Francis fired a final round into the man’s forehead, painting the white walls and floor with blood and brain matter. He stood there watching the blood gather and pool on the floor before he stepped back a few feet and checked the clip. It was full when they arrived so he was in good shape. He turned toward the door and straightened his tie.
“4815” he muttered, clicking the safety back on and stuffing the gun into the back of his pants. Francis turned the knob and pushed the door open. The blood on the floor behind him had almost reached his shoes and he thought about looking back. He decided not to, just in case there is life after death and he didn’t want to give the man’s soul the false impression that he cared. Without further hesitation he pushed his way into the dark room and gently closed the door behind him.
Once the door was shut the room was completely dark except for a dim light playing on the wall as if someone had left a TV on in the adjacent room. He double-checked the gun in the back of his pants to make sure it was accessible and then turned the corner. The dim TV in front of him was flickering dully across a few familiar images when he entered. He scanned the room and, seeing no one around, allowed himself to relax a little. The screen suddenly brightened with an intensity that made him blind int he dark room. An audio feed started playing suddenly and seemed to match the video. His eyes couldn’t adjust to the dark around him and he was consumed by the picture in front of his face, as if he and it were the only two things that existed.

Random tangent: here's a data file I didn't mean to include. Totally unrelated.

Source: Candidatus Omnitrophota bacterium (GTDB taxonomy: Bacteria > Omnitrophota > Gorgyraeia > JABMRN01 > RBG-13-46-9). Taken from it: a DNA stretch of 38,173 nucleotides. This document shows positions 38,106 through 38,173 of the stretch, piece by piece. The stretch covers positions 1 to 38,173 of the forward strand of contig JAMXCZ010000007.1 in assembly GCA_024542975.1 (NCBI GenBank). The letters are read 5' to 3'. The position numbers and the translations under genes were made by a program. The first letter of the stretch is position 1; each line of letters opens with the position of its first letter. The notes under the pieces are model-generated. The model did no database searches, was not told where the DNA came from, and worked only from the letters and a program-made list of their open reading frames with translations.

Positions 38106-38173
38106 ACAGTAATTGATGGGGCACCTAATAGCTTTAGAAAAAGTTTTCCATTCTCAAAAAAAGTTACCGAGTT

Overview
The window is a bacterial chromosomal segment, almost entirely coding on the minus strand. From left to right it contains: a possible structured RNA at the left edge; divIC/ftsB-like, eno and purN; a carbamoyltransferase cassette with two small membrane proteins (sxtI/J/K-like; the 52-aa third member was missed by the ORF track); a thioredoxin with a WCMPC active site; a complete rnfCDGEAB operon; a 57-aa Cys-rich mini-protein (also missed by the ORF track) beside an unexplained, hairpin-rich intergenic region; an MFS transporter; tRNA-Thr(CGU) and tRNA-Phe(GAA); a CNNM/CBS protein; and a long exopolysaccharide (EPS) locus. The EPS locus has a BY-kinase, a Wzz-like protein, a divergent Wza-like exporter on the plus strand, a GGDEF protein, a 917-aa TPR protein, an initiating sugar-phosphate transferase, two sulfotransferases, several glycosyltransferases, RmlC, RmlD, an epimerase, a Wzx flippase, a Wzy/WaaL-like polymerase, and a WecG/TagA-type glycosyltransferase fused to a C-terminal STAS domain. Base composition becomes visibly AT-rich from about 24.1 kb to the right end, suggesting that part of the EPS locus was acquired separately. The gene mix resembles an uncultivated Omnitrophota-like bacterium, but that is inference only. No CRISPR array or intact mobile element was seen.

“You know when you’re driving and there’s no one behind you or in front of you going the same way, but there’s a line of cars coming at you?”
“Sometimes I like to think that they are all trying to escape some sort of apocalypse, zombies or something, and I’m heading right into it without knowing.”
Francis shrunk back against the wall behind him as a new scene began to play.
“Happy Birthday to you!”
He tensed up.
“Happy Birthday dear Francis, Happy Birthday to you!”
The screen flickered again and he was staring at the tiny meeting room from his first job.
“Truthfully, I can’t take credit. Francis ran the project himself, he’s really shown initiative on this one.”
He took a couple steps forward, jaw dropped as more memories flashed by. Promotions, breakups, parties, conversations, it was all here. The audio quieted and the lights came up in the room slowly, showing a cozy living room with a couch, a couple of chairs, some end tables, a coffee table…his coffee table. It was all his, this was his exact apartment ten years ago, before he had taken that job out of the city.